The 17-year veteran in retail management looked for towns featuring a desirable small-town atmosphere comparable to where she grew up in South Carolina.
“I have a lot of friends in the restaurant business,” says Hammond. “From watching them, I knew it was something I wanted to do. It was just a matter of finding the right place.”
The city of Winnebago was active on the social media outlets of Facebook and Twitter and that drew Hammond’s attention, who was then living in Southern California.
“I had my heart set on living in Winnebago,” she recalls. “But, the first place I looked into buying, it didn’t work out.”
In a last attempt to find a place before heading back to California, Hammond visited with a local realtor who directed her to previous Winnebago Grill owner Scott Robertson.
“I wanted to get the restaurant up and running and then sell it,” Robertson says. “Out of the blue, Shannon (Hammond) appeared.”
The two reached a deal and Hammond officially took over ownership on Martin Luther King Jr. Day. Since then, she has kept traditional items at the grill, but also put her own spin on the menu.
“We have added a few things (to the menu),” Hammond says. “We have focused on healthier options like turkey and vegetable burgers.”
She has also debuted a reuben and chicken wrap that has gone over well with customers.
The biggest change to the grill since new ownership took over may be the hours of operation. Pizza is now available Monday through Saturday from 5 to 8 p.m.
In addition, the grill is open from 8 a.m. to 2 p.m. six days a week with daily lunch specials. A full menu is still available Thursday through Saturday from 5 to 8 p.m.
Hammond has also been busy implementing special events to draw more customers to the grill. Last week, the restaurant had a busy weekend.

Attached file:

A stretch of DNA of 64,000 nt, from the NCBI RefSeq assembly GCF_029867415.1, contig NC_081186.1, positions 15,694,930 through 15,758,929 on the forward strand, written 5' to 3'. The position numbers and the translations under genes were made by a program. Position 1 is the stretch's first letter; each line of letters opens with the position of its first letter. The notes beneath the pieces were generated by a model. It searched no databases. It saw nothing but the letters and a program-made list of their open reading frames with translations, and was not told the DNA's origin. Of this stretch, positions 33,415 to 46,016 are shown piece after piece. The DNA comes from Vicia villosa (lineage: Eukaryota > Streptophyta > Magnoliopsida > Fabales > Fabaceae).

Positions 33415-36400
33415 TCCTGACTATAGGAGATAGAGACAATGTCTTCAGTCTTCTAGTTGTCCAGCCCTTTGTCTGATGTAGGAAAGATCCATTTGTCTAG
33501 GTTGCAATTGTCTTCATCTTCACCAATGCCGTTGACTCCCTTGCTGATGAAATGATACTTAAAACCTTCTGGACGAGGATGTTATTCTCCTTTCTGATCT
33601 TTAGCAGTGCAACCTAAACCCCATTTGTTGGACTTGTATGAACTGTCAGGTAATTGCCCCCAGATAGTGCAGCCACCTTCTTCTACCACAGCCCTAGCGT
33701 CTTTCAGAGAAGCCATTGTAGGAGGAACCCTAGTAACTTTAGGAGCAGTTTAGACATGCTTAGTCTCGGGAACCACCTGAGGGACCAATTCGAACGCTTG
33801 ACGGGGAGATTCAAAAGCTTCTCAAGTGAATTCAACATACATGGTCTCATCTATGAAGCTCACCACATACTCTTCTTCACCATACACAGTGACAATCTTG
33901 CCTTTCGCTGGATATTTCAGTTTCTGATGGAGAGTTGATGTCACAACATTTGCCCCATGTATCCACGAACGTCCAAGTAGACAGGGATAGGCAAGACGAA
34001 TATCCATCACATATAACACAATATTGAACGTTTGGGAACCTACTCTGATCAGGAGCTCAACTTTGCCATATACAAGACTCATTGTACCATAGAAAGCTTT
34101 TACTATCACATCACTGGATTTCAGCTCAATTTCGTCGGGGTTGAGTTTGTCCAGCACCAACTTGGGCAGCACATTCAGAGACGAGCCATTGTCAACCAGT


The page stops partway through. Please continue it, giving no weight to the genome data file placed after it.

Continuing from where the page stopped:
On Friday, the grill held their first karaoke night. It will continue to take place every first and third Friday of the month.
“I noticed their wasn’t a lot of social activity in town at night,” Hammond says. “We had a fun get together of family and friends hanging out.”
On Sunday, the grill unveiled their first brunch featuring a massive spread of breakfast and dinner items for $10. They hope to continue hosting Sunday brunch once a month in the future.
Sunday evening, the grill kept going for a Super Bowl special capping a very successful weekend.
“It has been easy to get to know people,” Hammond says. “They have been inviting and welcoming. These things have helped me know I made the right choice.”
“My biggest worry was that a small town doesn’t like change,” Robertson says. “Shannon (Hammond) is easy to approach, visits and knows people’s names already.”
Although no longer the owner, you can still find Robertson lending a hand in the kitchen once in a while.
“I have been in food service for a long time,” Robertson says. “It gets in your blood and I am here if Shannon needs help. I work for real cheap.”
The former owner wishes nothing but the best for his old business.
“What Shannon has going for her is that she has a pizza and a grill,” Robertson says. “Those two things work well together.”
Another bonus has been the theme of old memorabilia displayed in the grill. Customers can find vintage Winnebago uniforms, pictures and yearbook sayings unique to the town.
“I want it to be a place to reminisce,” Hammond says. “I have heard 10 stories about every picture on the wall.”
Located on Highway 169, Robertson describes the location as perfect.
“I have fallen in love with the place,” Hammond says. “I couldn’t have it any better.”
The staff at the Winnebago Grill after a busy lunch hour. Front row, Dan Schramm and Scott Robertson. Back row, Randi Rhodes, Shannon Hammond and Mary Ziegler. Hammond, pictured back row middle has been the owner since January 16.